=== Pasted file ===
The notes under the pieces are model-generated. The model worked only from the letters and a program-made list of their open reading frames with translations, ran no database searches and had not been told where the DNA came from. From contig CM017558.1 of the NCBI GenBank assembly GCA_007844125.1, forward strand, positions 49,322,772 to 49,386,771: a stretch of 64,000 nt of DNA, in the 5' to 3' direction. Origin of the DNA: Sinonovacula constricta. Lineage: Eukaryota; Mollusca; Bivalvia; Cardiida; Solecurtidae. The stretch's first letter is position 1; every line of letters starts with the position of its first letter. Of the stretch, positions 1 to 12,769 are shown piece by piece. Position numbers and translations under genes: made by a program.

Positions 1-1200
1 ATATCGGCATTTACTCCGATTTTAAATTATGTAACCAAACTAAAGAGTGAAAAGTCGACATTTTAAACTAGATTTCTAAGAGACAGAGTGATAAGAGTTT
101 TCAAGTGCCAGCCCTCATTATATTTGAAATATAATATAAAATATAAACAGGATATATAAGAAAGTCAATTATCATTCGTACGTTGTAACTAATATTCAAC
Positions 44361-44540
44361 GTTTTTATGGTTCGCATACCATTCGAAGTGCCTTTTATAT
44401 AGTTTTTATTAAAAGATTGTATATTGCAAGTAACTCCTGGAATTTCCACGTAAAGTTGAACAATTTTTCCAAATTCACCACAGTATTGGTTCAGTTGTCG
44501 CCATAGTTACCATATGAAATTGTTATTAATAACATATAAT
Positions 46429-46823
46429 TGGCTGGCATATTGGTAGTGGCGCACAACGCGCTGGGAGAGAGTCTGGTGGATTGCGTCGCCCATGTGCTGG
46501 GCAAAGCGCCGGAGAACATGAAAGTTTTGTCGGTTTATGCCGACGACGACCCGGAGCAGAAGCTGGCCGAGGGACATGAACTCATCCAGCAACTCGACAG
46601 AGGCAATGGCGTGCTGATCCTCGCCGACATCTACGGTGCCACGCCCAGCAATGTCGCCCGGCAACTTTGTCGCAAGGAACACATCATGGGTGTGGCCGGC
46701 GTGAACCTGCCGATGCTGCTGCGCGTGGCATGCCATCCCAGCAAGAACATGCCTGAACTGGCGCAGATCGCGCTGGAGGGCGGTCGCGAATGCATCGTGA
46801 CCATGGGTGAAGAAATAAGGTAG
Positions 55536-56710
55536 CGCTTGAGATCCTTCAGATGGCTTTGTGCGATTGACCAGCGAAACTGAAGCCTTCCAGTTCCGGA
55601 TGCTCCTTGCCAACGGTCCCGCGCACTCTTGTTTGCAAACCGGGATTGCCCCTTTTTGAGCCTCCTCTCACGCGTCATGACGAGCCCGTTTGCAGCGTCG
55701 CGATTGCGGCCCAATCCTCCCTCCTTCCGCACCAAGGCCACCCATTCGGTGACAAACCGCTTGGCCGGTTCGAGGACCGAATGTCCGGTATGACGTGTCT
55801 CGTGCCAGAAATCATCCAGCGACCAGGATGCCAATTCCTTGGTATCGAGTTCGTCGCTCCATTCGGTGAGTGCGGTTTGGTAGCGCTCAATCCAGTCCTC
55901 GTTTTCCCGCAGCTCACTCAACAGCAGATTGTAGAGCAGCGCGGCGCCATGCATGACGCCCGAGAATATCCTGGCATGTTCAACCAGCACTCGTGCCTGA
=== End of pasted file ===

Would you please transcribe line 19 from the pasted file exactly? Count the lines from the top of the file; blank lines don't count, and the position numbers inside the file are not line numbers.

55801 CGTGCCAGAAATCATCCAGCGACCAGGATGCCAATTCCTTGGTATCGAGTTCGTCGCTCCATTCGGTGAGTGCGGTTTGGTAGCGCTCAATCCAGTCCTC